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Photo of Matt M. McClenahen
Photo of Matt M. McClenahen

Pennsylvania Probation Department Monitors Facebook Activity


The Clinton County Department of Probation and Parole in Central Pennsylvania has implemented a standard probation condition requiring all defendants under supervision to “friend” the department’s Facebook page and allow full access to all the defendant’s content. Police, probation officers and parole agents have been using social media to detect evidence of crime and technical violations of probation and parole since the technology first emerged. What is unique about the Clinton County approach is that it is open and honest. Law enforcement normally checks the social media content of suspects, defendants and probationers secretly, but Clinton County Probation is basically saying, “we are going to be watching you, so don’t post anything incriminating”

So what exactly would probation officers be looking for? Only the daftest criminals are going to boast of crimes like burglary, robbery or theft online, but almost everyone of a certain age posts pics of themselves in social situations, and social situations often involve alcohol. For today’s young people, if something is not posted on social media, it is like it never happened. Certain young people, especially college students, love to post pics of themselves chugging booze, with the implicit message being “look how cool and badass I am! I am drinking!” Needless to say, many people drink while on probation and parole, even though no one under supervision is allowed to consume alcohol, even if the underlying offense is not alcohol-related and even if the defendant is over 21. Those shots downed on Saturday night will be long gone from a probationer’s body when the Monday morning probation appointment rolls around, but the party pics will live on in cyberspace for all to see.

Many people are also quite nonchalant when it comes to posting about drug use, especially marijuana. This is especially true of young people, who have come of age at a time when there is actually far more social stigma against smoking cigarettes in public than smoking cannabis in private. Thus, Twitter and Facebook are awash in ganja pics and status updates about getting baked. No probation officer enjoys handling vials of urine, so if a probationer announces to the world on Twitter that he just toked, he will likely fess up when confronted with the post at his next probation appointment, eliminating the need for a drug test.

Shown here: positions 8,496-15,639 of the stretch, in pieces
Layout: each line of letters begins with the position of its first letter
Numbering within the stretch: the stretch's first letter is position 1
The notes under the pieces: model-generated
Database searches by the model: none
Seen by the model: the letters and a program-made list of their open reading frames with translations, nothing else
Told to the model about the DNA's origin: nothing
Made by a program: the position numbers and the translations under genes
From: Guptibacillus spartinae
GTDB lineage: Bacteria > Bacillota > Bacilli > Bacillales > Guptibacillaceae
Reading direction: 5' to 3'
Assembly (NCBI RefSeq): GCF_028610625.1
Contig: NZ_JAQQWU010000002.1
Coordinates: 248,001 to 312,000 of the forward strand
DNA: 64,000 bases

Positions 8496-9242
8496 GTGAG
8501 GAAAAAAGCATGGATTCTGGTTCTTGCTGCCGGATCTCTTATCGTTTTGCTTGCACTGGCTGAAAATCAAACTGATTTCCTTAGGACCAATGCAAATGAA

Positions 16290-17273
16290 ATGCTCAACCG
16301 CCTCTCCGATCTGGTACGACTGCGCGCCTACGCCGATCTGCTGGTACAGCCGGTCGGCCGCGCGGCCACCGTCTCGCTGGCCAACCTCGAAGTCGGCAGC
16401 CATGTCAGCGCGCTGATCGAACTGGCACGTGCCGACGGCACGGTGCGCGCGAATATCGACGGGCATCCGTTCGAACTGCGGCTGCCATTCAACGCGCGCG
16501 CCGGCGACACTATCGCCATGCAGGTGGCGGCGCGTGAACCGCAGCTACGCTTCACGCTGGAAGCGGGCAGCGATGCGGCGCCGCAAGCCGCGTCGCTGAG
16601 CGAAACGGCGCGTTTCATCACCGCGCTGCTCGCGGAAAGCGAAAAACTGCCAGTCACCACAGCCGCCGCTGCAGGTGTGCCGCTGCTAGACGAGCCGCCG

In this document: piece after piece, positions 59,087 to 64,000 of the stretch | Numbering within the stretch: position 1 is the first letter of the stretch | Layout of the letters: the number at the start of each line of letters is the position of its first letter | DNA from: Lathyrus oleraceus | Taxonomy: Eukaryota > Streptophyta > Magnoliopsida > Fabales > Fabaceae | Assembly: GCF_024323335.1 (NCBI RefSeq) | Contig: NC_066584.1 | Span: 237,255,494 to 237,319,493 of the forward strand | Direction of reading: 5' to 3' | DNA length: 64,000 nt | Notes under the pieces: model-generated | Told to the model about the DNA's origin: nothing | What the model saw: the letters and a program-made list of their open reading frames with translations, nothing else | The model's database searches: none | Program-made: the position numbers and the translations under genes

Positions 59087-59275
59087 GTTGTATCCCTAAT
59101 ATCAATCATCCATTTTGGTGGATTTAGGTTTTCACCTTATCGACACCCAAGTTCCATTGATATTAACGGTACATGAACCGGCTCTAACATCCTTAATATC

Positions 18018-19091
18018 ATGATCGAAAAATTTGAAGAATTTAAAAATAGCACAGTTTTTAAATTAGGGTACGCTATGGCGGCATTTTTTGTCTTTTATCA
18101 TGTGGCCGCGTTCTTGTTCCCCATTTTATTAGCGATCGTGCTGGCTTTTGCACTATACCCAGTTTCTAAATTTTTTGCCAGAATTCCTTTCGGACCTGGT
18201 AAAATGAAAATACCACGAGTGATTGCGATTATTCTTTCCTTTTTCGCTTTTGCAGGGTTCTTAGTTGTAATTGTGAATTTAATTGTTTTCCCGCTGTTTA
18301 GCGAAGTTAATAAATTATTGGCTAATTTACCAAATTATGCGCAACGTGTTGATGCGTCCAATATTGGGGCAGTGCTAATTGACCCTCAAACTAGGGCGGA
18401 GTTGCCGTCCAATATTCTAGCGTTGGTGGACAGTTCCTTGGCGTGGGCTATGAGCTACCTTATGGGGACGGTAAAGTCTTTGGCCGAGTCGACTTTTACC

Of course, not everyone is on Facebook. I am not sure if someone placed on probation in Clinton County must now create a Facebook page just to comply with this new condition of probation. Likewise, some people will invariably friend the Probation Department with their real name, while using a different name for their primary account. It has yet to be seen whether this form of deception will constitute a technical violation if detected. I will also be curious to see how a judge would react. People who violate probation are normally re-sentenced to a period of incarceration. Will we soon see judges locking people up for failure to give Probation access to their Facebook accounts?

I think that eventually almost all probation departments will adopt variations of the Clinton County policy. Clinton County just happens to be one of the first departments to think of it. Before long, a big part of a probation officer’s day could consist of sifting through pictures of cute cats, duck-faced, beautiful women and delicious cuisine in the pursuit of evidence of probation violations.

Matt McClenahen is a criminal defense lawyer in State College, Pennsylvania, home of Penn State University.

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